INTRODUCTION: Recently, new understanding of monoclonal gammopathy pathogenesis highlighted possible disease initiation by viral infection in subsets of patients, notably by hepatitis C virus (HCV). If the infectious pathogen targeted by the monoclonal Ig could be eliminated at the monoclonal gammopathy of undetermined significance (MGUS) stage, chronic antigen-stimulation could disappear, leading in turn to the disappearance of the monoclonal Ig. Here we report a series of patients with monoclonal gammopathy and HCV infection, whose disease prognosis clearly improved, even reached complete remission, after antiviral treatment.
METHODS: Nine patients diagnosed with MGUS (n=6) or multiple myeloma (MM) (n=3) after HCV infection were included in the study and classified into two groups: patients who received antiviral treatment, and patients who did not receive anti-viral treatment. Disease status was monitored by the quantification of the monoclonal immunoglobulin (mc Ig) level. The HCV burden was determined by RT-qPCR. Each patient's mc Ig was isolated from polyclonal immunoglobulins by agarose gel electrophoresis and mc Ig purity was evaluated by isoelectric focusing. The multiplex infectious antigen microarray (MIAA) was used to analyze the reactivity of serum immunoglobulins and of monoclonal Ig against commercially available antigens and/or lysates from different microorganisms. The INNO-LIA™ HCV Score assay (Fujirebio) was used to analyze the reactivity of monoclonal Ig to HCV proteins.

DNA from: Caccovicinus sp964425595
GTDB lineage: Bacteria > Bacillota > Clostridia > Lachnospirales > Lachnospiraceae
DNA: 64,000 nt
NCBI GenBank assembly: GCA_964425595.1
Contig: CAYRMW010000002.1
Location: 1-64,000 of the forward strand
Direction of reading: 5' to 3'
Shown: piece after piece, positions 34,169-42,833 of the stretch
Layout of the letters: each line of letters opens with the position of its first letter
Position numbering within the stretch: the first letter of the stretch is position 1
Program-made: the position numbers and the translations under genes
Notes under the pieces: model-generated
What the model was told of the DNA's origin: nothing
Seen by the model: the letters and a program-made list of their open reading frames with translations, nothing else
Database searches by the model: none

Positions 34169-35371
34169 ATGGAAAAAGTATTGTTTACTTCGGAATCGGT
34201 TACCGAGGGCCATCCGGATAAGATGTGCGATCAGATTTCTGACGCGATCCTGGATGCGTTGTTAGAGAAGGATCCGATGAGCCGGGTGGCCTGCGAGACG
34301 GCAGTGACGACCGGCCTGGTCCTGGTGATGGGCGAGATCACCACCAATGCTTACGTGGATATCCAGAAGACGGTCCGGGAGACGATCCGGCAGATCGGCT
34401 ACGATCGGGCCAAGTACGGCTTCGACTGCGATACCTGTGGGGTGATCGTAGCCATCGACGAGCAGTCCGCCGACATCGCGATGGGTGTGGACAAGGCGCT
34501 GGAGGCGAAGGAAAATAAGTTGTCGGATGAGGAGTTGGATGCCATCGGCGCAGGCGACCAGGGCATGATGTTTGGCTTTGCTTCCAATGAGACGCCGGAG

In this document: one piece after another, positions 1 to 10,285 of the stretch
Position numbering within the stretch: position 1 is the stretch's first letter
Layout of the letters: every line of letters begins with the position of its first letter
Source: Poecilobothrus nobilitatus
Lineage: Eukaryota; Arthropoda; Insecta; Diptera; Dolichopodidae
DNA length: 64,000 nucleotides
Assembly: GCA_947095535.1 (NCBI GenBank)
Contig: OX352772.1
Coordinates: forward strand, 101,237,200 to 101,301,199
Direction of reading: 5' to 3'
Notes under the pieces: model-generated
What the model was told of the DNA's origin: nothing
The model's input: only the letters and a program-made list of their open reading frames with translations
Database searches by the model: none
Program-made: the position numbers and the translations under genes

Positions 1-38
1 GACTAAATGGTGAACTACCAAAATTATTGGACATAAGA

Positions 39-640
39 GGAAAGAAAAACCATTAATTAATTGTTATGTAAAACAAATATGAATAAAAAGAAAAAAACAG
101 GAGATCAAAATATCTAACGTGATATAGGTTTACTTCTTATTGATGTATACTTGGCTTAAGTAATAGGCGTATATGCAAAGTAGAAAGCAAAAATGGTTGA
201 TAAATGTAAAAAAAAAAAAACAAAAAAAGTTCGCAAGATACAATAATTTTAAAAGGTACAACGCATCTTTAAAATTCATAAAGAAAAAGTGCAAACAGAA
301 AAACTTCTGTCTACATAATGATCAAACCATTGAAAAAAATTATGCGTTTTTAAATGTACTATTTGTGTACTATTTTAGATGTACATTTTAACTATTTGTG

RESULTS: Regarding patients treated with antiviral drugs (4 MGUS, 2 MM), mc Ig levels in serum decreased after antiviral treatment. MGUS patients remained in a stable status without disease progression. After antiviral treatment, one MM patient who was in third relapse achieved complete remission with minimal residual disease negativity. As expected, the HCV load decreased after antiviral therapy to undetectable levels. Serum samples from patients were reactive against antigens of various viruses and other microorganisms, but analysis of the specificity of recognition of the purified mc Ig of each patient revealed that it targeted HCV, either the core protein (C1, C2), NS3, or NS4.
In contrast, for patients who did not receive antiviral treatment (2 MGUS, 1 MM), MGUS and MM disease progressed and the mc Ig level remained stable or increased. Serum samples from these patients were reactive against various viruses and other microorganisms, but their mc Ig did not recognize HCV proteins.
CONCLUSION: In this study of monoclonal gammopathies where the mc Ig targeted HCV, successful HCV eradication with antivirals resulted in improvement of MGUS and MM disease as well as of hepatitis C. Our findings suggest that for HCV-positive individuals who were infected before being diagnosed with MGUS or MM, a causal relationship exists between HCV infection and the development of MGUS and MM, and both MGUS and MM patients infected with HCV may benefit from early anti-HCV therapy.
No relevant conflicts of interest to declare.
Asterisk with author names denotes non-ASH members.